Wooden Chips

Manfred Scheel

Manfred Scheel's wood carvings are likely inspiration for any artist's quest for excellence. The Bethlehem, PA, artist has been carving professionally for forty years. His background in cabinetry mixes well with a boyhood bent for drawing and painting—he conceives carving as a multi-dimensional canvas. Scheel's work encounters an electric bench tool only once, when he cuts the rough form. Then it's straight to the knife. "I'm used to it, I like it," he says. "I can cut by hand faster than a grinder. I can round them up real quick. Plus, I like chips rather than dust."

Scheel’s work includes traditional shore bird decoy slicks (above) and painted songbirds (below).

For years, Scheel made his living selling his work on the national art show circuit, fifteen or so each year. He still does the World Show in Ocean City, MD, where he also serves as a judge. But the business has changed. "There are lots of good young artists coming up, but interest level is way down. The old customers have all they want and there don't seem to be a lot of new collectors. Lots of carvers have gone by the wayside, mediocre or over priced. People like detail and craftsmanship. Some come to shows and don't sell anything. Their wife has a good job, or they have a pension. There are a lot out there that I think are better than me. But some work on a piece two, three months. I can't afford that. So I make things for a lower price, I can get them out in less time and don't have to charge thousands of dollars. I know a lot of carvers, even good ones, that carry a piece around for two or three years."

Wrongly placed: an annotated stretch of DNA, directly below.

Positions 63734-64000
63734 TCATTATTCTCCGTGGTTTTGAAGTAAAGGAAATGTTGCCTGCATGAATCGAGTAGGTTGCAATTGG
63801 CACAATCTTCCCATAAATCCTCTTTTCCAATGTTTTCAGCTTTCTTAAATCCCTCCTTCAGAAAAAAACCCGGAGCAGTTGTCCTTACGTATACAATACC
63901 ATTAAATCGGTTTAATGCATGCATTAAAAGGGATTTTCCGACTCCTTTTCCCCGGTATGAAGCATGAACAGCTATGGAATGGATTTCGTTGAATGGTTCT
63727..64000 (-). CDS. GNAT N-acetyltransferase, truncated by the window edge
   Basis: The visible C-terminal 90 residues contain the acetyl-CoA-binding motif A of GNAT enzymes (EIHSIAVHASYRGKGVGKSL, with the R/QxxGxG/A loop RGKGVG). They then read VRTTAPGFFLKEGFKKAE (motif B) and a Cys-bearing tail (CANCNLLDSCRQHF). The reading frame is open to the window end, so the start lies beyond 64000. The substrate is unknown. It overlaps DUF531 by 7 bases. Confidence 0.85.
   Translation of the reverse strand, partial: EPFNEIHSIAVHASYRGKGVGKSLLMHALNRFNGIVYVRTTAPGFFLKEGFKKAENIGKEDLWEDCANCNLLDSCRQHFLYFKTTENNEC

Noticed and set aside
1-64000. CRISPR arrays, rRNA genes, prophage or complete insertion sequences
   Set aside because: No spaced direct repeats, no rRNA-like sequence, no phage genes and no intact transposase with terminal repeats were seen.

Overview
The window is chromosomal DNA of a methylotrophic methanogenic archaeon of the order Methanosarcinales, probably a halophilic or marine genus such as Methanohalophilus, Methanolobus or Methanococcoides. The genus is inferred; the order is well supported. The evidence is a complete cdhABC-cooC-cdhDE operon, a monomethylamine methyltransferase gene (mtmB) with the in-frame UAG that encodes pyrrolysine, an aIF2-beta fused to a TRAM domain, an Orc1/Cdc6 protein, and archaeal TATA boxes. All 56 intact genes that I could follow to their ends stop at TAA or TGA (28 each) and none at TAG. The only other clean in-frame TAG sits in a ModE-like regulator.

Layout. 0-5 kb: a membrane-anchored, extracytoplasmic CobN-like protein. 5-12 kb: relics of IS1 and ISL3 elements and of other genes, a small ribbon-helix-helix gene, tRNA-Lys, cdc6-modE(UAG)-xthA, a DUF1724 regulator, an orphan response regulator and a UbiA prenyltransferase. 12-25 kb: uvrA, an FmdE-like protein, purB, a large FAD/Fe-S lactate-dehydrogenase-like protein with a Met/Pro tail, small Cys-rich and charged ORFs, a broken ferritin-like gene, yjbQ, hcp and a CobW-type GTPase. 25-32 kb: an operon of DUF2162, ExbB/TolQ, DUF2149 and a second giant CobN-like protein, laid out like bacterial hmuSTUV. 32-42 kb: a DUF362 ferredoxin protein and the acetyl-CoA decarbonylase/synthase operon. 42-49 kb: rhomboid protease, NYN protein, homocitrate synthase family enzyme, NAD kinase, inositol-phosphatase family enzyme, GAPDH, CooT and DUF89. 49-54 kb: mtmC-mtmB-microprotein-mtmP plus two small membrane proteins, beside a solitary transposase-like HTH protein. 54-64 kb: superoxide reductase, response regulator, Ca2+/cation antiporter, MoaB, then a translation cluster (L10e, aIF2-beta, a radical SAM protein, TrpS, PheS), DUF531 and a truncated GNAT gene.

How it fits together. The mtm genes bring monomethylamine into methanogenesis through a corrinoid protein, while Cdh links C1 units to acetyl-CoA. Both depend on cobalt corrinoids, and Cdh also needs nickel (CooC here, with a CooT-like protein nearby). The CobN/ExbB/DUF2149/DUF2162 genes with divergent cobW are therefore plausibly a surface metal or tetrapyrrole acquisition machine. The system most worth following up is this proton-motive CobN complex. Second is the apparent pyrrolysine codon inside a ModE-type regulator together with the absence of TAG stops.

Manfred still carves a few full size decoys, old style shore bird decoys, and full size songbirds—pretty much everything that represents a revered folk art evolved from simplistic carvings to ornately painted decorative slicks (or smoothies). Sheel has placed four times in world miniature competition, and it is miniatures that have become his specialty. Every feather is carved and burned, each stroke done by hand and painted. There is less territory to sculpt so they demand less time; still they embody all the artist's skill and craftsmanship drawn from a lifetime of experience.

scheel carvings
The stories told by these miniature carvings of a peregrine falcon (left) and heron (right) are as captivating as the details with which they are presented.

Manfred Scheel's work is available at the Decoys and Wildlife Gallery in Frenchtown. 908-996-6501.

This story was first published: Spring, 2010
Stay in the Loop!

Get our newsletter, This Week in the NJ Skylands, with updates, special offers and good ideas!

Read current newsletter

Privacy Statement